In the natural world, to keep supple and strong, birds periodically molt, snakes shed their skins, furry creatures replace old fur with new, deer strip cover from their growing antlers, etc. Not so with the animal that is the space transportation arm of NASA, which stands in sharp contrast to the superbly performing space exploration arm. Sixty years of evolving contractual requirements, piled one upon the other, have left it so mired in bureaucratic process that thoughtful, energetic endeavor is no longer recognizable, and achievement of engineering projects on time scales demonstrated in the 1950s and 1960s is now unthinkable.
A window into the dilemma is manifest in NASA’s Broad Agency Announcement (BAA) of June 29, curiously labeled a heavy-lift vehicle study [“NASA Seeks Affordable Heavy-lift Rocket Ideas,” July 5, page 8] but demanding information on a level far beyond what should be reasonable for a $625,000 contract. To put this in perspective, any one of the proposed awards is equivalent to a $50,000 study performed in the 1950s, a direct result of the decline in what a dollar can now buy. In those days, for studies of that size, a one-page work statement was sufficient to satisfactorily achieve a host of study tasks. In most cases, the principal engineer worked closely with a single counterpart within the agencies.
The BAA’s 14 pages read like boilerplate, seem not to have benefited from the preceding request for information from industry, and expect a world of data to be delivered — with nary a nod to U.S. President Barack Obama’s recent position speech on space. One suspects that NASA’s mind is already made up regarding what it intends to do. That this is true is buttressed by awareness that buried in the BAA is a statement that essentially says: “While we invite other concepts, we are already predisposed to a liquid oxygen-kerosene (LOX/RP-1) heavy-lift launch vehicle.” Further substantiation is NASA’s plan to develop a 1 million-pound thrust LOX/RP-1 engine. There is no hint of Obama’s charge to NASA to develop an advanced heavy-lifter.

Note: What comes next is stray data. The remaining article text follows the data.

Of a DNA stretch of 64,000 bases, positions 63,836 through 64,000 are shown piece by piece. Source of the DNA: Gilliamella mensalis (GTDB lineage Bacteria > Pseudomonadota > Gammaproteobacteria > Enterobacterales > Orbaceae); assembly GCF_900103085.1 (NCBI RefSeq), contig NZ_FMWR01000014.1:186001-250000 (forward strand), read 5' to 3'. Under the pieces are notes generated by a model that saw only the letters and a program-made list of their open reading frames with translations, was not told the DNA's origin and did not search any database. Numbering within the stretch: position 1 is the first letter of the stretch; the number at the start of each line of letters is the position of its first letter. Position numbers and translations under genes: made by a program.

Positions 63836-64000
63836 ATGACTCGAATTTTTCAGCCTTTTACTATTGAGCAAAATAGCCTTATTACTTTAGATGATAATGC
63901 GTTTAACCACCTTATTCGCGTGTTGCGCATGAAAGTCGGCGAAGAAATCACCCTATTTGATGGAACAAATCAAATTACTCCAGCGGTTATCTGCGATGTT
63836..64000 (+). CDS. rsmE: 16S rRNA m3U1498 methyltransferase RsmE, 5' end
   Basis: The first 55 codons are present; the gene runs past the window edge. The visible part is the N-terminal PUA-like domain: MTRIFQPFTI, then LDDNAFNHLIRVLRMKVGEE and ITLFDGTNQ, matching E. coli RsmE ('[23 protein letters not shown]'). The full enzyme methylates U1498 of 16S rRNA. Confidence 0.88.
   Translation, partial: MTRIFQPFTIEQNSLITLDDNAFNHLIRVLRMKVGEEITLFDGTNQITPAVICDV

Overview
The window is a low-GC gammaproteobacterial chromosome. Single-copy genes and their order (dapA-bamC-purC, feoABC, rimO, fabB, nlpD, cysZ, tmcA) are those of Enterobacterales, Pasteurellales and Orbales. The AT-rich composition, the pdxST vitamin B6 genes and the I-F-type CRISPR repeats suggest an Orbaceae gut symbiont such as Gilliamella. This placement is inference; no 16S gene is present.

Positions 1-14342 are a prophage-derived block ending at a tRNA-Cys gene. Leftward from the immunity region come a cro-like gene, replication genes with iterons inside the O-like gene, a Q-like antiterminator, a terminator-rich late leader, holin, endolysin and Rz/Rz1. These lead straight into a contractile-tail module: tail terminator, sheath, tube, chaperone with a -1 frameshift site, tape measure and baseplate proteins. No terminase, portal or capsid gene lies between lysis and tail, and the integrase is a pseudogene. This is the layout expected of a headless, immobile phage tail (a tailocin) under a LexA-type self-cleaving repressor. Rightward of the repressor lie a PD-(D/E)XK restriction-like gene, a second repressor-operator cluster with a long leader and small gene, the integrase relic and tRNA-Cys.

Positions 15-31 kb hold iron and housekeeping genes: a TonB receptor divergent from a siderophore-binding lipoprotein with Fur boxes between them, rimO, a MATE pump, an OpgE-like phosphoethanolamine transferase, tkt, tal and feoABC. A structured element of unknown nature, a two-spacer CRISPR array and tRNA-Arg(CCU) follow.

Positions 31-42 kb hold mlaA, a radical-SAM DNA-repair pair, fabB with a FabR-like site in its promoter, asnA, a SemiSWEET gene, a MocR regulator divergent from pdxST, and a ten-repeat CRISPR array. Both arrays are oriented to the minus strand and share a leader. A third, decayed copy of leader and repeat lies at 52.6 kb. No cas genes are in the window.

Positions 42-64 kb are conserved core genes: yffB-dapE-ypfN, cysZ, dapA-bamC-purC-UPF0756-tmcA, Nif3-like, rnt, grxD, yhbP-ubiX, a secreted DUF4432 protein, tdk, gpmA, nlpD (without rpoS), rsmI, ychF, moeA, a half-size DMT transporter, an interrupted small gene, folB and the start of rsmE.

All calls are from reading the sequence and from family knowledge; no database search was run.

The money allocated to heavy-lift studies, if this is indeed the intent of the BAA, would be far more productive were NASA to put forward a simple work statement embodying the following:
1. Premising that a heavy-lift vehicle capable of launching a 100-ton payload to low Earth orbit is available, prepare and present your vision of space missions and architectures that will serve the nation for the next 50 years. Include orbital transfer vehicle requirements, reusable passenger vehicle for ascent to and return from orbit and other orbital support systems.
2. Prepare and present your concept for an advanced heavy-lift vehicle capable of meeting the requirements established by your proposed architectures. Prepare weight and structural analyses and flight performance estimates. Identify propulsion requirements. Identify technology requirements. Perform a preliminary life cycle cost analysis and preliminary cost to first production article.
3. Prepare and present a proposed heavy-lift launch vehicle manufacturing synthesis. Identify possible launch sites and prepare concepts for a system processing and launch capability.
4. Prepare a suggested work statement for carrying your concept into a next phase.
Such studies, prepared by several forward-thinking firms, would provide a clear picture for NASA’s transportation arm to find its way from A to B, and for the first time a selection of missions and architectures extending far into the future, from which firm planning might emerge.
Perhaps it is time for the encrusted animal that is the transportation arm of NASA to be brought to a merciful end. Perhaps it is time to establish a Space Transportation Authority that has a clear mandate to attend to the needs of the commercial, military and space exploration communities, styled so that it promotes long-term availability, safety and lowest possible cost, and constantly rejuvenates itself to the demands of the times — and thus stays supple and strong.